Ills triggered by films may suggest the need for an eye exam
THURSDAY, April 8 (HealthDay News) -- The new crop of 3-D movies hitting theaters are making some people sick -- literally.
It's not the alien creatures bleeding off the screen or half-eaten humans spit out in your direction by fierce dragons. It's just the way 3-D plays tricks on your brain, mimicking symptoms of motion sickness.
The problem, if you have one, may lie in your head and, in particular, your eyes, experts note.
An unlucky (or lucky, depending on your point of view) 5 percent of the population have such bad eye coordination they can't perceive 3-D at all. But if these people decide to plunk down $20 for Avatar or Alice in Wonderland, at least they won't get a headache.
"In 3-D movies, your eyes have to be working together as a team perfectly. You have to have equally clear images in both eyes," explained Dr. James J. Salz, spokesman for the American Academy of Ophthalmology and clinical professor of ophthalmology at the University of Southern California in Los Angeles. "Then you will get the fusion of the two images."
Getting the 3-D effect involves using two different cameras projecting two images on top of each other to create depth perception. Salz's former partner, Dr. Julian Gunzberg (now deceased), developed the original 3-D technique used in House of Wax with Vincent Price.
An estimated 30 percent of moviegoers have enough eye coordination to see 3-D, but only with a struggle. These are the ones more likely to get headaches and eye fatigue while watching 3-D on the big screen, said Jeffrey Anshel, an optometrist with VSP Vision Care and the principal of Corporate Vision Consulting in Encinitas, Calif.
"The problem comes in with people who have 3-D vision but have a weak fusional mechanism," Salz explained. "Your eyes are having to work harder. The brain is sending extra impulses to keep the eyes in alignment. If you're asking your eyes to fuse in 3-D all the time, you will feel the extra strain, the motion sickness."
"Avatar is asking your eyes to fuse and do the extra work for two hours and 40 minutes. It's not surprising there are some unhappy with [their] experiences," Salz added.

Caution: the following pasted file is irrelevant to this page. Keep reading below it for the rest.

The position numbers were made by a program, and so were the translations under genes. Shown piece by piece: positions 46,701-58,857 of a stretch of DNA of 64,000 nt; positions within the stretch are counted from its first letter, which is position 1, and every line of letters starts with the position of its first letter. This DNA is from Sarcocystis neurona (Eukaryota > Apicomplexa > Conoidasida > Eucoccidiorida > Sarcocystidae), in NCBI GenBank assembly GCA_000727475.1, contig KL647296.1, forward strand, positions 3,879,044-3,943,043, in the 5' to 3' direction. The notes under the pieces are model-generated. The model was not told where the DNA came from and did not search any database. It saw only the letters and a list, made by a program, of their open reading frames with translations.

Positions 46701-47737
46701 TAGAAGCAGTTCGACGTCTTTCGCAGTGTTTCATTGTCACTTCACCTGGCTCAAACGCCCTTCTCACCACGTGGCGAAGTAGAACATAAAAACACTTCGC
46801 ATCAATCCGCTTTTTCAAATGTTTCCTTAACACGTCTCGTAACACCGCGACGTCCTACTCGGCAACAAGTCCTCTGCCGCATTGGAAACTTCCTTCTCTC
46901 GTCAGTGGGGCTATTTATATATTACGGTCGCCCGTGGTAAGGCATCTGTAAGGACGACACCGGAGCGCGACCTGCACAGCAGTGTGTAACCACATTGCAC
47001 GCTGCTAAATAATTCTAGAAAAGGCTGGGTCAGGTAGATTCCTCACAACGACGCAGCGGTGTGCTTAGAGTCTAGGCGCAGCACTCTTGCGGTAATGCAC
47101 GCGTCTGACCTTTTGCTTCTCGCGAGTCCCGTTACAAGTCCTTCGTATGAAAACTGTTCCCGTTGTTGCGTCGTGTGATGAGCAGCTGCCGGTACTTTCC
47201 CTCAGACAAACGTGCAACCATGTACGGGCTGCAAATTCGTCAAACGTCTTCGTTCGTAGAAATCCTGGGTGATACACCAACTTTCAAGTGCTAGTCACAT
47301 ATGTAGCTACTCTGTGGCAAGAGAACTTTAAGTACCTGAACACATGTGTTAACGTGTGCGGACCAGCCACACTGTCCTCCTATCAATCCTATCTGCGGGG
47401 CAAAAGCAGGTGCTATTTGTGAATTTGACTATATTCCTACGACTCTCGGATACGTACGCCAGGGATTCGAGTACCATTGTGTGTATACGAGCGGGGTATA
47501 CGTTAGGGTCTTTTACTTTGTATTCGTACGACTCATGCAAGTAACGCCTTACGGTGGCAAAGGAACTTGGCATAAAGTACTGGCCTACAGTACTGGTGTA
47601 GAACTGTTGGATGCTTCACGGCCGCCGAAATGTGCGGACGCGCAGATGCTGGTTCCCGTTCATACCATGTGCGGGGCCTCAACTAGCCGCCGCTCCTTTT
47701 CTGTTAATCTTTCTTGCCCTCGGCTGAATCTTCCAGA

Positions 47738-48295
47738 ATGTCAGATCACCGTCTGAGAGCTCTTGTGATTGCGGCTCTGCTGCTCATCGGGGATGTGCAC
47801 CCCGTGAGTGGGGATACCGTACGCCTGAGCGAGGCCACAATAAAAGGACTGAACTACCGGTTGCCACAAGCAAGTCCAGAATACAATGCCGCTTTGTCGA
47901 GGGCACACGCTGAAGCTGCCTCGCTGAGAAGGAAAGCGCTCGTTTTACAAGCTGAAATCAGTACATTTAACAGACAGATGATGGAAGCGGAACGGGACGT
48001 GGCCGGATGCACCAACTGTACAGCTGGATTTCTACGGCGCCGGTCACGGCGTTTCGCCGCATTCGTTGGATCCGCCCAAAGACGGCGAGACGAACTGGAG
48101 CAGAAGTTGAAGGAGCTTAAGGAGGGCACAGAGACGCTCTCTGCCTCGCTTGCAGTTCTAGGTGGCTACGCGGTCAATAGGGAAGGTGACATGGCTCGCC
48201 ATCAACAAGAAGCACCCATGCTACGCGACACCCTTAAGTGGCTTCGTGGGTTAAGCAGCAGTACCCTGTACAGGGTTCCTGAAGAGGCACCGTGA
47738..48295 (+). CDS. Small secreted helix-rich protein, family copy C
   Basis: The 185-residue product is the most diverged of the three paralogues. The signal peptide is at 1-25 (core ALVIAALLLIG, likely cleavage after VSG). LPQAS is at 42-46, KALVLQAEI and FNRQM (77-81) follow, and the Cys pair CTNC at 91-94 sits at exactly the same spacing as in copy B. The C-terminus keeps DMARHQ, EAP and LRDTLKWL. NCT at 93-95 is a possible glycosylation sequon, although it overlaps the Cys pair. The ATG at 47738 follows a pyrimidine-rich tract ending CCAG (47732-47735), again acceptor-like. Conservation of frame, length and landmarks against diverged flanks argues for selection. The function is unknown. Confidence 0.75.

The brain is further confused by conflicting input from different parts of the body -- the eyes, the pressure receptors on your extremities and the vestibular system in the inner ear, explained Dr. Robert Wiprud, an associate professor of family and community medicine at Texas A&M Health Science Center College of Medicine and director of family medicine at the Scott & White Clinic in College Station, Texas.
The vestibular system includes hair cells resting in fluid that detect sound and head movement. "When we move in a certain direction, the fluid moves the hair cells, creating an electrical impulse that travels along the eighth cranial nerve to the brain, and the brain can tell if you're sitting still or moving forward," Wiprud explained.
"Most of the time, all that information adds up and makes sense to your brain," he said. "But when you go to a realistic 3-D movie, you get a conflict between what the eyes are seeing and what the vestibular system is sensing. Your eyes are telling you that you're flying through the air while your vestibular system is saying, 'No, we're just sitting here.' It gives you a false sense of movement which, in people who are sensitive, can lead to nausea and headache."
"Your brain hates conflicting signals. A regular movie doesn't fool your eyes as much," said Wiprud, who has avoided seeing Avatar for fear of the consequences.
Die-hard movie fans might benefit from dramamine or other motion-sickness medications, or you could take it as a clue that your eyes need a full exam, Anshel said.
For now, you still have to go to a theater to experience the stomach-churning realism of 3D. Soon, though, you may have the luxury of getting sick in your living room, because 3-D television is on its way.
The U.S. Centers for Disease Control and Prevention has more on motion sickness.
SOURCES: Robert Wiprud, M.D., associate professor, family and community medicine, Texas A&M Health Science Center College of Medicine, and director, family medicine, Scott & White Clinic in College Station, Texas; Jeffrey Anshel, OD, optometrist, VSP Vision Care provider and principal, Corporate Vision Consulting, Encinitas, Calif.; James Salz, M.D., spokesman, American Academy of Ophthalmology, and clinical professor, ophthalmology, University of Southern California, Los Angeles
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